NEW YORK (CNNMoney.com) -- The government of Iran announced on Wednesday it would suspend Google's e-mail service as it prepares to unveil a national e-mail service for Iranians, according to a news report.
The Wall Street Journal reported that the Iranian telecommunications agency will soon debut its new e-mail service, which Iranian officials hope will help develop national technologies and foster a certain level of trust between the government and its citizens.
The newspaper's journalist who reported the story said the announcement was first reported on the Web site of the Iranian Labour News Agency -- aligned with former President Mohammad Hashemi Rafsanjani, a reformist -- but the material has since been pulled off the site. CNN was not able to immediately confirm either report.
"We have heard from users in Iran that they are having trouble accessing Gmail," a Google spokesman said. "We can confirm a sharp drop in traffic, and we have looked at our own networks and found that they are working properly."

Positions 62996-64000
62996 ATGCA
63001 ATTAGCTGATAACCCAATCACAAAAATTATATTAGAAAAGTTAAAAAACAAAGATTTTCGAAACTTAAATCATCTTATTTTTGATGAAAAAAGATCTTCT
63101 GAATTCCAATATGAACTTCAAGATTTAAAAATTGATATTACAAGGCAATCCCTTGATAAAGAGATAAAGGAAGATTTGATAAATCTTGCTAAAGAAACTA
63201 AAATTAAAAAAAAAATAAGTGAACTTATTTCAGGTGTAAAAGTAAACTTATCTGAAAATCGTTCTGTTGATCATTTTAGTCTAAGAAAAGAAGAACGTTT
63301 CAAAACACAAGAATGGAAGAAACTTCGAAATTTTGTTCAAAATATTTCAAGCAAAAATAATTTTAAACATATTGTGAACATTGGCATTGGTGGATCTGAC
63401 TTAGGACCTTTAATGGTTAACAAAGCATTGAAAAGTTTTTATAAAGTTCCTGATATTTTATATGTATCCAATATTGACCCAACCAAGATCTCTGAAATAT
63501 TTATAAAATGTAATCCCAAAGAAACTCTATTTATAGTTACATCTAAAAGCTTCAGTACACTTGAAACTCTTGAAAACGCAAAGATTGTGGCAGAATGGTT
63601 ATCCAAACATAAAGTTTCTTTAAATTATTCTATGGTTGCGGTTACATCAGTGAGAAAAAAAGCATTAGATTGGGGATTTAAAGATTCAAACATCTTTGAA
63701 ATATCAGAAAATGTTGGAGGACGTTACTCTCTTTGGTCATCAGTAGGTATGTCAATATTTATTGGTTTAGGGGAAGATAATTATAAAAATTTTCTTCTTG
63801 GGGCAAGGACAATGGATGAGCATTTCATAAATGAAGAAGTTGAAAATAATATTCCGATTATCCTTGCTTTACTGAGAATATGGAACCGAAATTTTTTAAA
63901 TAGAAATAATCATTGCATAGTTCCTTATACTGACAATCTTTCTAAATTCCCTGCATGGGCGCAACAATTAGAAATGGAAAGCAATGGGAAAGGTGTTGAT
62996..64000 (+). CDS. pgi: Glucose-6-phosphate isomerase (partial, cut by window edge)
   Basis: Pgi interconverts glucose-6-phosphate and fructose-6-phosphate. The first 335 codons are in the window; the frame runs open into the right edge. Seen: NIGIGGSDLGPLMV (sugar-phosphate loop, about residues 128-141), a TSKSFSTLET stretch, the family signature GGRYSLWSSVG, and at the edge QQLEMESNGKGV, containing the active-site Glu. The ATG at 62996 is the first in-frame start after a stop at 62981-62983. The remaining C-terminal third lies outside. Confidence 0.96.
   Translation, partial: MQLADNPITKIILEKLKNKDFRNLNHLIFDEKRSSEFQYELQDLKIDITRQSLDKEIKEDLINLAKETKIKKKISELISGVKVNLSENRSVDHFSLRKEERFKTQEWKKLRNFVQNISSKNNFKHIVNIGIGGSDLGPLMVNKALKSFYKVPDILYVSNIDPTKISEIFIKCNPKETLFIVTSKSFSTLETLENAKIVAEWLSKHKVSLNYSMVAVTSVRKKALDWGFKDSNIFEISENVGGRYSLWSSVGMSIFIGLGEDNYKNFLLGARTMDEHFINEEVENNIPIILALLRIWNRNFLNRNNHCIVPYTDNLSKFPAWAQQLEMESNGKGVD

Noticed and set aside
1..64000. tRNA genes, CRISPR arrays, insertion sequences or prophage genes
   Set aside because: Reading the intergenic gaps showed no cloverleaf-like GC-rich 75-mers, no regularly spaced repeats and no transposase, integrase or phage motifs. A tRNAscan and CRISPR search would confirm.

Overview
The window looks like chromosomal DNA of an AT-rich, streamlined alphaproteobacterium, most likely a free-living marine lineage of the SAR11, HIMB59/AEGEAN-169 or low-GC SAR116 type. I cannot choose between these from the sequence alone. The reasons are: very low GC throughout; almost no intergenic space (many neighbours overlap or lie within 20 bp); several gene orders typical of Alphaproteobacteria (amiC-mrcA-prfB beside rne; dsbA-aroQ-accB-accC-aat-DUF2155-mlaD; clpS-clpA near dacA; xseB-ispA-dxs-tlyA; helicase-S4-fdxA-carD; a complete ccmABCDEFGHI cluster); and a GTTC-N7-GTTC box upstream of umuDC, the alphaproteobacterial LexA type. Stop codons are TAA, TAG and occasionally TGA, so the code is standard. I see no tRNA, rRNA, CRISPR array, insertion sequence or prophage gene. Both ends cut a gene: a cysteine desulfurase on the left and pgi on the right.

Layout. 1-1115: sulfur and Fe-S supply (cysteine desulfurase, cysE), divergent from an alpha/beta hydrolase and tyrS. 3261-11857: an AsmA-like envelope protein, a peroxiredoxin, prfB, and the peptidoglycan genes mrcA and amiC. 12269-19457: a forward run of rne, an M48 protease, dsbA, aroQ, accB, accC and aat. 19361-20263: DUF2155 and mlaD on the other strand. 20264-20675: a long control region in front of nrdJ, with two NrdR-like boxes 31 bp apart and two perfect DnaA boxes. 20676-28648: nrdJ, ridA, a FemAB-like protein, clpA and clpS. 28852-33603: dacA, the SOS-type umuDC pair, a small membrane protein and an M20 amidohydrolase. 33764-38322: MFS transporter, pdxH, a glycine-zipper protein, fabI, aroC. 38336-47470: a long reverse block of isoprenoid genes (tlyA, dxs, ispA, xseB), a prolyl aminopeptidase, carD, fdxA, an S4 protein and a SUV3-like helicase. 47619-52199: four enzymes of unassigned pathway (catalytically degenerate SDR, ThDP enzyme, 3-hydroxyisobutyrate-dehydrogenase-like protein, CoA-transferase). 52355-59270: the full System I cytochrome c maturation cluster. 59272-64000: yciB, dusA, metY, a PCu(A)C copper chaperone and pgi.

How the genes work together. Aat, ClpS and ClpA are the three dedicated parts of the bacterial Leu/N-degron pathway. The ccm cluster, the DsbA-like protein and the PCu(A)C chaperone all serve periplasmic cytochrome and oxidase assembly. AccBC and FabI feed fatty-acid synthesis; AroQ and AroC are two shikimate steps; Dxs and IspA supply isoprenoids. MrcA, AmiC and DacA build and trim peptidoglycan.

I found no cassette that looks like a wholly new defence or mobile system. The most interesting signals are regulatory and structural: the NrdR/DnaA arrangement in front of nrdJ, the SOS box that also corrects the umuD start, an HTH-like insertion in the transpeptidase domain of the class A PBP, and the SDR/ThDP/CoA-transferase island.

"Whenever we encounter blocks in our services we try to resolve them as quickly as possibly because we strongly believe that people everywhere should have the ability to communicate freely online," the spokesman added. "Sadly, sometimes it is not within our control."
Iranians have reported Gmail services being down for several days: A Google (GOOG, Fortune 500) help forum on Gmail in Iran was filled with complaints about a loss of Gmail service in Iran dating back to Feb. 3.
It appeared, however, that Yahoo and other e-mail services were still working late Wednesday. Accustomed to such blocks, Iranians have become savvy about alternative links allowing them to get around government filters so they can communicate via e-mail.
Thousands of Iranian citizens have been taking to the streets in protest of the government since the recent elections, and clashes between authorities and protesters have been a near-daily occurrence.
Russian officials have shut four McDonald's restaurants in Moscow, including the first to open in the city nearly 25 years ago at the end of the Cold War. More
This Canadian startup founder faced the threat of deportation because he was on the wrong visa. Problem is -- there's no startup visa for entrepreneurs. More